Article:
The New York Times "Style" section writer, Eric Wilson, did an extensive study on the impact of fashion bloggers on the fashion industry for one of his style columns. Wilson wrote that these bloggers have ascended ‘from the nosebleed seats to the front row’ in the past year and that the divide between the ‘high code’ editors with a professional opinion and the ‘amateur’ fashion bloggers is beginning to disintegrate. Wilson interviewed prominent publicists, editors and designers. Publicist Kelly Cutrone stated that over the past two years, there has been a complete change in who is writing about fashion. Not only does Cutrone say she needs to keep a watch on the editors of mainstream writings, such as Vogue and Elle, but now she needs to monitor on the millions of fashion bloggers around the world. Cutrone goes on the later state that once these bloggers post anything on the internet, it never comes off, and it now becomes the first thing that the designers will see.[5]
Fashion’s enduring obsession with the 1980s isn’t going anywhere. From Hedi Slimane’s controversial debut at Celine (all puffball off-the-shoulder minidresses and big-shouldered blazers) to the tie-dye T-shirts, stonewashed denim and shell suits at Stella McCartney — not to mention the oversize sweaters and Madonna crosses on show at Marco de Vincenzo — nostalgia for the era appears to have reached critical mass. Much like now, the ’80s were a polarizing decade both politically and culturally. It is not surprising, then, that these tribute fashions also still split the jury. — E.P.
© 2018 Condé Nast. All rights reserved. Use of this site constitutes acceptance of our User Agreement (updated 5/25/18) and Privacy Policy and Cookie Statement (updated 5/25/18) and Your California Privacy Rights. Teen Vogue may earn a portion of sales from products that are purchased through our site as part of our Affiliate Partnerships with retailers. The material on this site may not be reproduced, distributed, transmitted, cached or otherwise used, except with the prior written permission of Condé Nast. Ad Choices

"Every woman really only needs 20 core items in her closet," advises Nazarudin. "A black pair of pants, a blue blazer, a cashmere V-neck sweater in a jewel tone, and so on." Outside of these 20, you can experiment with more inexpensive items — if you don't like them, it's not nearly as bad as if you dropped $300 on a trendy piece you only wore once. If you need tips on how to maximize your basics, check out Good Housekeeping Style Director Lori Bergamotto's weeklong experiment in wearing the same thing every day.


When in your dashboard, you will see a Bluehost button located in the upper left corner. After clicking on this button, you will be prompted with various tools that can be used for blog customization. These are the only tools you will need to customize your blog, so change what you want and when finished press the launch button to complete your blog.
Dress Your Age: Janice Dickinson doesn't look 57, but she is. We're not going to lie, she looks great, but let's face it, it's a tad tacky when 50-somethings try sporting an outfit you'd normally find on 20-somethings — and vice versa. However, tinsel town allows celebrities more leeway than the real world does for us ordinary folk. As a rule of thumb, stick to age appropriate attire.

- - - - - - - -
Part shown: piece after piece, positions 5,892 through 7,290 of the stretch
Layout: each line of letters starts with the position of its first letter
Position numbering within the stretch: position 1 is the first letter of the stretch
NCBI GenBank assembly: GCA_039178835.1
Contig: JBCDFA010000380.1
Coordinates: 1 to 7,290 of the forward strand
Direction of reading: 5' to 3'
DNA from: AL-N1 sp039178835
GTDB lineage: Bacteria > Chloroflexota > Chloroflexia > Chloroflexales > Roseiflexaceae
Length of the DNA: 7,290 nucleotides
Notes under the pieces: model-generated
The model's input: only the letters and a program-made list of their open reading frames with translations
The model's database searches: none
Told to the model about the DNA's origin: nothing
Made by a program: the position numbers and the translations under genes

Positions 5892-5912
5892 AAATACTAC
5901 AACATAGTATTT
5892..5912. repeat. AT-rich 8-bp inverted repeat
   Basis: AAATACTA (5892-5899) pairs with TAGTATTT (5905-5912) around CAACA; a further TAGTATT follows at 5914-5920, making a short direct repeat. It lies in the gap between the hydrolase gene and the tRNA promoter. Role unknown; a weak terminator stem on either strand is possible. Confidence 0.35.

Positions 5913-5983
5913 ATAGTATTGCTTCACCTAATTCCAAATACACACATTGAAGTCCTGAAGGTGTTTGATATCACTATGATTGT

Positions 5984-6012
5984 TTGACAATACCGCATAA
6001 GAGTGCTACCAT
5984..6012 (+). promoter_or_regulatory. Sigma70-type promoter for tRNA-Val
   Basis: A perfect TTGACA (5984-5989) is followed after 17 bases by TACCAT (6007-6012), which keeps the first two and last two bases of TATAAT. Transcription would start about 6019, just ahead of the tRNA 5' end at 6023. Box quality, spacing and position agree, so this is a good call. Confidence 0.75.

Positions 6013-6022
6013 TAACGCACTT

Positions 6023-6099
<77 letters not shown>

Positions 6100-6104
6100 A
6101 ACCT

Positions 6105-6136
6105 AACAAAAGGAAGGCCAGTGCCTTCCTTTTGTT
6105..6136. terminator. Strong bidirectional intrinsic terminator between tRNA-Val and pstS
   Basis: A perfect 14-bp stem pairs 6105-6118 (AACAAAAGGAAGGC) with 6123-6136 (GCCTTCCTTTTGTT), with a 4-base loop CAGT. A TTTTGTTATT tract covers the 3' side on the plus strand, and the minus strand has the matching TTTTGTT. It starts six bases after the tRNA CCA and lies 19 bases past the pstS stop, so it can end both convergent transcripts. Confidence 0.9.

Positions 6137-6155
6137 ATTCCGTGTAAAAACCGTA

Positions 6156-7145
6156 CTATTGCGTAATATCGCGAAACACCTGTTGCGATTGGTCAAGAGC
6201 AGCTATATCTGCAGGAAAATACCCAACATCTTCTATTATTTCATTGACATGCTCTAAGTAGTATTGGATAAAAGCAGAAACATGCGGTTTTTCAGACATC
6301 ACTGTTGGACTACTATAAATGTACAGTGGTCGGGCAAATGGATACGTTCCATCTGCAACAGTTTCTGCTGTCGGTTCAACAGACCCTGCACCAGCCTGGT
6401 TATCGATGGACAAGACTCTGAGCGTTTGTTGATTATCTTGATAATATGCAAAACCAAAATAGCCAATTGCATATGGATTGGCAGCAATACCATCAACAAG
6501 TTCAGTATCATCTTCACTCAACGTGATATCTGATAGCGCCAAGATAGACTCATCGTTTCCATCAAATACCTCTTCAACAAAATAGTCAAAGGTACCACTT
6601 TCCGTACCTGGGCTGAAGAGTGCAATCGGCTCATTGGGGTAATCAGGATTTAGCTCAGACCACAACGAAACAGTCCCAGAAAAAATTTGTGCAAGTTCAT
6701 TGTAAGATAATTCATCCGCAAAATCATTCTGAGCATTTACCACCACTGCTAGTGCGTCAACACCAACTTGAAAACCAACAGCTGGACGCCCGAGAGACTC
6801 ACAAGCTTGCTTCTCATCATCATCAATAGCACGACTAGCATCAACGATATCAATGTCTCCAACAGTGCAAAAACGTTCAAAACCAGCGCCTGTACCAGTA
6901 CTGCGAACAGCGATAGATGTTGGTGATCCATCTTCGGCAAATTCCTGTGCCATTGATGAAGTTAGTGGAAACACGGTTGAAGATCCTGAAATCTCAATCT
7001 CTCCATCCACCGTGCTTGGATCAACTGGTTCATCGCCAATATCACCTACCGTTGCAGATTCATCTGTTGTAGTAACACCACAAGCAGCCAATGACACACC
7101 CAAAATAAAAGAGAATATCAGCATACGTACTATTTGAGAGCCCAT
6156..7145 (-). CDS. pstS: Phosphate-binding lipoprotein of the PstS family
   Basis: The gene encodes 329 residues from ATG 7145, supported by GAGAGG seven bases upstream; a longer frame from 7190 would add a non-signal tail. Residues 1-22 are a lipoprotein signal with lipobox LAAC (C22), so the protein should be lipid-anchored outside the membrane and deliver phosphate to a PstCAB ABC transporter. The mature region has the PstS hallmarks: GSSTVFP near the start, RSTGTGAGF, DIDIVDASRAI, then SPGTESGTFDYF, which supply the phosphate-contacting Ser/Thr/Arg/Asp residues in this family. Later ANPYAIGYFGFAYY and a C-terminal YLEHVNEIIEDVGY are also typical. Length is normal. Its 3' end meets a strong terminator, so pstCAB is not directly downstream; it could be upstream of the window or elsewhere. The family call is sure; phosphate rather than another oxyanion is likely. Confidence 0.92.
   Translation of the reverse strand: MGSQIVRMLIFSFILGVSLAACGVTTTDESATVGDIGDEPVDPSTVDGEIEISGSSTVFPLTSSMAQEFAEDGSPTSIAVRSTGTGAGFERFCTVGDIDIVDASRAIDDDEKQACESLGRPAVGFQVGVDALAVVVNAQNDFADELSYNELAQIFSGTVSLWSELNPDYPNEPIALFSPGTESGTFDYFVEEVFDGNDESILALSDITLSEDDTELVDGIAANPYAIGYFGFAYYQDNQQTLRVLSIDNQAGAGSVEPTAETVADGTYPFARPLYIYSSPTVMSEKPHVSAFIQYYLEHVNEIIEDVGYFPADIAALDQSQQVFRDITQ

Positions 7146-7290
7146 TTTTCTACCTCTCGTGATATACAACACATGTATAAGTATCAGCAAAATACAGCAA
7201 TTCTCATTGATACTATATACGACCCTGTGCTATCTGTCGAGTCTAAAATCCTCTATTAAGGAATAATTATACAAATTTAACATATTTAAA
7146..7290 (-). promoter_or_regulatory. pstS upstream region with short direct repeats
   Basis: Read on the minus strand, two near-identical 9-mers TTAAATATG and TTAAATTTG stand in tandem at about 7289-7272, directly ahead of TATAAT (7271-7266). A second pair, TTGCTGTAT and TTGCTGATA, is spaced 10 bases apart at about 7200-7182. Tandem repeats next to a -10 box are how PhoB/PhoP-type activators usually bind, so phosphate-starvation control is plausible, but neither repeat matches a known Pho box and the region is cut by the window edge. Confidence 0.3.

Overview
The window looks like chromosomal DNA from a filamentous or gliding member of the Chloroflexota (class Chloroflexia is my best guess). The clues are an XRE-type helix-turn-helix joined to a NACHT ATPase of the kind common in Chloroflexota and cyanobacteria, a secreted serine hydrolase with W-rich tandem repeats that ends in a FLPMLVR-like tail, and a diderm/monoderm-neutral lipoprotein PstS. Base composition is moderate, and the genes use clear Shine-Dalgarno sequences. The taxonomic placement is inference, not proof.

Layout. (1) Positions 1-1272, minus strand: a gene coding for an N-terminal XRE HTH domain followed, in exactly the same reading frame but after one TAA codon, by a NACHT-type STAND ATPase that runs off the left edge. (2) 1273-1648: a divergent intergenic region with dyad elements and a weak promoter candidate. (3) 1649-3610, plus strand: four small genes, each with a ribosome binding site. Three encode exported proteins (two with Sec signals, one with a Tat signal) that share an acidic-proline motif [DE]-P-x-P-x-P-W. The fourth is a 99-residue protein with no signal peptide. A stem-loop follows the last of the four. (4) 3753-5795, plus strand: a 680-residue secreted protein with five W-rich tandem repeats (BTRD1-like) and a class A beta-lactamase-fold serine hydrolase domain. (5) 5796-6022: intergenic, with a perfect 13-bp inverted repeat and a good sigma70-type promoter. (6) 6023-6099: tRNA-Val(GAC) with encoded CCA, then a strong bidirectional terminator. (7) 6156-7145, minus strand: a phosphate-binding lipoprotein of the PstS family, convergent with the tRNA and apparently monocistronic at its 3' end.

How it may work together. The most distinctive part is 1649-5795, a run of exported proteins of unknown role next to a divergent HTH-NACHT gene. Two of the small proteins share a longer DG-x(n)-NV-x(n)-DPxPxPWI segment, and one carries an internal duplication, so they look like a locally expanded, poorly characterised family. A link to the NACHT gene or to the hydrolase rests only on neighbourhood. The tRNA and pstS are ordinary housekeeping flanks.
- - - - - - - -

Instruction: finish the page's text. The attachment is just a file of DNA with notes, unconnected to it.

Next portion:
Expect to hear this term bandied around a lot next summer. If you like fashion and function to come balanced, then this is a good trend go-to. Denim boiler suits, combat trousers (a style that has been out of fashion long enough to make a return), oversized anoraks and utilitarian jackets prevailed on catwalks including Fendi, Dries Van Noten, Isabal Marant, Balmain, Givenchy and Hermès. Regarding the combat trousers, don't panic - these aren't military inspired, and instead loose-cut with pockets that aren't bulky.
“Whenever you think something looks good but you think you couldn’t pull it off, take it to the dressing room and try it on. Some of my most successful styling jobs started with a client saying to me ‘forget it, it’s not my cut, or color, or length’ only for them to end up loving it after they tried it on. What do you have to lose?” Mr. Hernandez     Watch out for these dressing room mistakes it’s time to stop making.
Mason, who writes a monthly column for Marie Claire and designed her own collection for Modcloth last fall, is one of the most in-demand bloggers working right now. The 29-year-old writer played a role in the promotion and social media around Target's new plus-size collection Ava & Viv and is also a budding TV personality, offering style advice on programs including "Today" and "Good Morning America." Mason is notable because she uses her blog as a platform to discuss bigger social issues, including race, sexuality and body image. 

How to actually do it: "Figure out your go-to, foolproof looks," says designer Nanette Lepore, then seek out variations on that theme. Stumped? Picture the outfits that you feel most comfortable in. Or ask people close to you what you look best in. Once you've zeroed in on what works, find different takes. "I gravitate toward jackets, so I'll do a bomber style, then a silk version, or a denim jacket with leather sleeves," says Minkoff. "Whenever you feel the need to talk yourself into things, that's a red flag that you shouldn't buy them," says Minkoff. If you have doubts in the dressing room, it may help to take a photo of yourself in the item, suggests Aerin Lauder, the founder and creative director of the lifestyle brand Aerin. "It's much more accurate than looking in the mirror."

×